UN General Assembly - Delegate Profiles
From the 17 - 26 September 2013 five young women are representing WAGGGS at the United Nations General Assembly in New York which will focus on the progress of the Millennium Development Goals (MDGs) and the Post-2015 Development Agenda. Read their profiles below to learn more:
Pippa Gardner - UK
Q. Why do you want to be at UN General Assembly?
A. This is going to be a milestone in the process to setting a new development agenda. I feel I have so much to offer from my past experiences with WAGGGS and want to be part of that moment.
Q. What is your interest in the Millennium Development Goals (MDGs) and post-2015?
A. I learnt about the MDGs studying geography, and being at the Young Women’s World Forum in 2010 inspired me to become a part of the effort to achieve them. From following the MDGs, I just started following the post-2015 process. I believe we need to be the change we want to see in the world.
Q. What do you hope to get out of the event?
A. I hope to get the voices of girls and young women heard on an international stage – especially as I have the opportunity to speak at a high level event whilst I’m in New York. Ultimately I want to combine advocacy with my interest in museums, where I believe we can use non-formal education for social change.
Erin Wicking - Australia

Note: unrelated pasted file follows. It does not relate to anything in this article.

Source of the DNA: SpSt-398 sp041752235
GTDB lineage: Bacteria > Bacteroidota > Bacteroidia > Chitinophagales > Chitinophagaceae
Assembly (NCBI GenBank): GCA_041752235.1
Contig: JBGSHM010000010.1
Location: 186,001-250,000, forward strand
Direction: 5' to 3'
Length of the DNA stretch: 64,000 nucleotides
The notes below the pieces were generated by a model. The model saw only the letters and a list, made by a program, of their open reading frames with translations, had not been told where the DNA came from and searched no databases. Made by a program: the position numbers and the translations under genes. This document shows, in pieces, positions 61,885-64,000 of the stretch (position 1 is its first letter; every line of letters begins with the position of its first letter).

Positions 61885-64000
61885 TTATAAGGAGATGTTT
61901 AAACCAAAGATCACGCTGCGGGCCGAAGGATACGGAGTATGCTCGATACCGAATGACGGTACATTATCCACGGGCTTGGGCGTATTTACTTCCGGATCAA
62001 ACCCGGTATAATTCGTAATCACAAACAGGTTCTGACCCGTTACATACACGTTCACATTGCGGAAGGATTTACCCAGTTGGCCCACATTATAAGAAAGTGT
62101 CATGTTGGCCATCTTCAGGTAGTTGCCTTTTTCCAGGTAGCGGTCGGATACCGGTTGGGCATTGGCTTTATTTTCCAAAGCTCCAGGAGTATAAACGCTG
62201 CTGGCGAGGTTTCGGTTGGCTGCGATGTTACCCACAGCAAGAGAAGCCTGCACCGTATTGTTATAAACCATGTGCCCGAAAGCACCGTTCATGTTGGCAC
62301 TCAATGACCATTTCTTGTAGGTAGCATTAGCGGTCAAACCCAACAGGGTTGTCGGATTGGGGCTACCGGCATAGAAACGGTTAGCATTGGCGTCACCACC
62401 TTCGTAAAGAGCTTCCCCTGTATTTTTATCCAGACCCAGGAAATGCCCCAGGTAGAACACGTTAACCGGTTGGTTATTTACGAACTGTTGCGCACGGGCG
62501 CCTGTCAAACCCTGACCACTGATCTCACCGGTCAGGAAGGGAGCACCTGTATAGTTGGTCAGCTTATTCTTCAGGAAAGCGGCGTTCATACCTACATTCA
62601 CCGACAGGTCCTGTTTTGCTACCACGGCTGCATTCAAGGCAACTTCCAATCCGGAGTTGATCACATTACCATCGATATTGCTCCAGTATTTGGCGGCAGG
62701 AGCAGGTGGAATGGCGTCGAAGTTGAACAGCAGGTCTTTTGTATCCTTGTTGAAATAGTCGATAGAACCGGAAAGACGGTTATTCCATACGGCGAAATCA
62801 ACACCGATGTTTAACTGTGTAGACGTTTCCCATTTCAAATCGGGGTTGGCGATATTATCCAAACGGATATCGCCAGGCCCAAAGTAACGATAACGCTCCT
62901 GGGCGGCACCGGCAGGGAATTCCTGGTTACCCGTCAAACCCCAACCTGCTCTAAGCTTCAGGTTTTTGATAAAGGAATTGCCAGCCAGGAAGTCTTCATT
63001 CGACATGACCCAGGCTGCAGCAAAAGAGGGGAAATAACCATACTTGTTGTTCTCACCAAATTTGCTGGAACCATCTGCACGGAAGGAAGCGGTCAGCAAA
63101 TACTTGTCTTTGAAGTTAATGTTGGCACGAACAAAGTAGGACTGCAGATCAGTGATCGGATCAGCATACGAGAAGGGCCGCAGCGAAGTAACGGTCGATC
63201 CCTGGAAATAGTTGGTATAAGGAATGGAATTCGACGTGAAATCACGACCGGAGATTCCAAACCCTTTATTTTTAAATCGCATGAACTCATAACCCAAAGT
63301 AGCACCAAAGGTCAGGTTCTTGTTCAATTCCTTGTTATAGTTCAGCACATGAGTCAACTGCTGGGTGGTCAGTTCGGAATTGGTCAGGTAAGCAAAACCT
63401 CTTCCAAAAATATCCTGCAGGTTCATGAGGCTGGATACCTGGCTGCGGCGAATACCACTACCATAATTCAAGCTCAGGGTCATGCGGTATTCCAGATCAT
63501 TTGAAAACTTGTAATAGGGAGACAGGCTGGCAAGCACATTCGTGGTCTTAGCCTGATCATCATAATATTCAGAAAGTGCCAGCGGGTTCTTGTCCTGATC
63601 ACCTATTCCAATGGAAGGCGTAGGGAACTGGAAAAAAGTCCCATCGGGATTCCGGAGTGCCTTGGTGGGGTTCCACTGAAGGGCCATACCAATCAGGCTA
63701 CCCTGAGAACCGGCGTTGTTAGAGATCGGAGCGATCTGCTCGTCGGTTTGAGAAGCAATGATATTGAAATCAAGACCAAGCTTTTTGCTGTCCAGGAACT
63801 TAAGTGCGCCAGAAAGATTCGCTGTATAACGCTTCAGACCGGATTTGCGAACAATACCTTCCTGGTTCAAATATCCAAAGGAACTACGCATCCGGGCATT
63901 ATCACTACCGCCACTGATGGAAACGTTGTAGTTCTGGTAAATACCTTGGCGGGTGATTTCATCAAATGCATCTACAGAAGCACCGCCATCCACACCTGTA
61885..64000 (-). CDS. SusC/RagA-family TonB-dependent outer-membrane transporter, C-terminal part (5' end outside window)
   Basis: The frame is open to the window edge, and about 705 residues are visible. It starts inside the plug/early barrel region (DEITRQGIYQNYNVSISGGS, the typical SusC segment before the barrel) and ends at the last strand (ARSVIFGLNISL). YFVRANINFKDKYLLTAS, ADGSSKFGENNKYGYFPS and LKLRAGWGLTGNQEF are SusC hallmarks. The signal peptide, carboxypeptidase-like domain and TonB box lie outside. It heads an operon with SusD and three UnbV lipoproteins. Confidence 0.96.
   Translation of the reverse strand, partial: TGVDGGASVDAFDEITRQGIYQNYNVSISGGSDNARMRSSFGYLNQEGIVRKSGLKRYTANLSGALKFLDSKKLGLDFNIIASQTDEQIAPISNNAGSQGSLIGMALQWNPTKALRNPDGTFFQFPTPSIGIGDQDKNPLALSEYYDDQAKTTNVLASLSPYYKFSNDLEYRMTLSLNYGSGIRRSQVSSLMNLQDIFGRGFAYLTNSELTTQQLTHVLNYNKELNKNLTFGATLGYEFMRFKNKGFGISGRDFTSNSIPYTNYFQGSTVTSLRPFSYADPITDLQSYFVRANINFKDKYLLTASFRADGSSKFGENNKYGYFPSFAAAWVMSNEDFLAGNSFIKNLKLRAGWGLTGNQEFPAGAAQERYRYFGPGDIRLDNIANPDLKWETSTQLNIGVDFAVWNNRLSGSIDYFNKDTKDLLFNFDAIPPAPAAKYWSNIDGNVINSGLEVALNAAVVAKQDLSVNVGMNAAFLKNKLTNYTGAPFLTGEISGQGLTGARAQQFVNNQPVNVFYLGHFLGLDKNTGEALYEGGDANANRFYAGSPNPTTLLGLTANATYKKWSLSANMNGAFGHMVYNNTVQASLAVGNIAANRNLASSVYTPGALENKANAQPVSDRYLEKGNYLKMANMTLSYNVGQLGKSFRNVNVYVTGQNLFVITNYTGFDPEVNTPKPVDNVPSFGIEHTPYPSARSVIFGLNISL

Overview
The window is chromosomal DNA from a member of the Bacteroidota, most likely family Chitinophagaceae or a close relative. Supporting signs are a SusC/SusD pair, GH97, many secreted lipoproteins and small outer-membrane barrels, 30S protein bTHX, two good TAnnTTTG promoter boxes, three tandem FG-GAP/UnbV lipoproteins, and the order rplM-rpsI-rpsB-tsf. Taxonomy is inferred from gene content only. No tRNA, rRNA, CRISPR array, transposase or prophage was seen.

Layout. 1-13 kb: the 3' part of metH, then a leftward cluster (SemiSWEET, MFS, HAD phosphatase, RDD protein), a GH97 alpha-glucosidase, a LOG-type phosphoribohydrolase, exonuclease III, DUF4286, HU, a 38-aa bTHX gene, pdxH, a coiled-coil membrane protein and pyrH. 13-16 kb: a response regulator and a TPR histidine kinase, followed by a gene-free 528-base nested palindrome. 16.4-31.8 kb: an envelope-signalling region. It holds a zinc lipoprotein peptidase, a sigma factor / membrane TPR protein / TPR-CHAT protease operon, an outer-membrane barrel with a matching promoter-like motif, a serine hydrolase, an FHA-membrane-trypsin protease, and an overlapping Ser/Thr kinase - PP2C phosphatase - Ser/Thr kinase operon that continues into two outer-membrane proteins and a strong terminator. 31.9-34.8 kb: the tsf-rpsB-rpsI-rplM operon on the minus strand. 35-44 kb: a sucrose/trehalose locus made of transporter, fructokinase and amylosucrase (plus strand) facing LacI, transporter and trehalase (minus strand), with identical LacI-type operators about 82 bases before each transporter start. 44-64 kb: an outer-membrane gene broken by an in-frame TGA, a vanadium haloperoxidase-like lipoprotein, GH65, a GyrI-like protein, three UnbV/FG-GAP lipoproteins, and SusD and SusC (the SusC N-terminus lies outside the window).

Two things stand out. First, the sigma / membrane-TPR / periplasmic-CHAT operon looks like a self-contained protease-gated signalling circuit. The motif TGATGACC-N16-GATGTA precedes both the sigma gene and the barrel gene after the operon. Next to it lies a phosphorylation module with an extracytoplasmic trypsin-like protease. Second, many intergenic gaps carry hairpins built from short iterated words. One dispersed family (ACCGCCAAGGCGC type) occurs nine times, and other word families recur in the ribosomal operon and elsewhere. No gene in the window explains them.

Hi! My name is Erin and I have been a Girl Guide in Australia for over 20 years. I volunteer as a Leader and Trainer within my organisation and also work for my State Organisation in the areas of social inclusion, advocacy and partnerships.
My passion is advocacy and social justice education, particularly in the areas of girl's and women’s empowerment. I have been a passionate advocate for the MDGs since attending the WAGGGS and the UN event at Our Chalet in 2005. Since then I have done much work creating MDG and advocacy themed trainings, workshops, toolkits, badges, policies and partnerships for youth and adults in my organisation. I took my interest through to my university degree and undertook post-graduate study in international development, looking specifically at girls and women in development.
I have a strong interest in both the MDGs and the proposed Sustainable Development Goals (SDGs) and hope through the event to further develop my knowledge of the Post-2015 Development Agenda. I also hope to build networks, help promote the great work of WAGGGS and ensure the voices of girls and women are heard at the many events within the 68th Session of the UN General Assembly.
Michelle Alvarez - Philippines
My name is Michelle Alvarez, and I am a girl scout from the Philippines. I started girl scouting when I was 6 years old, and I have been involved in national and international events. I was the chairperson of the National Senior and Cadet Conference of the Girl Scouts of the Philippines in 2010 and I am now serving as a member of the Program Committee in the National Headquarters. In 2008, I participated in the Juliette Low Seminar which unleashed my leadership skills; I was able to attend the Asia Pacific Regional Summit in 2008 and the 34th World Conference in 2011, which are both great experiences to understand girl scouting and girl guiding in a wider perspective. At present, I am the International Day of the Girl Ambassador for the Asia Pacific Region.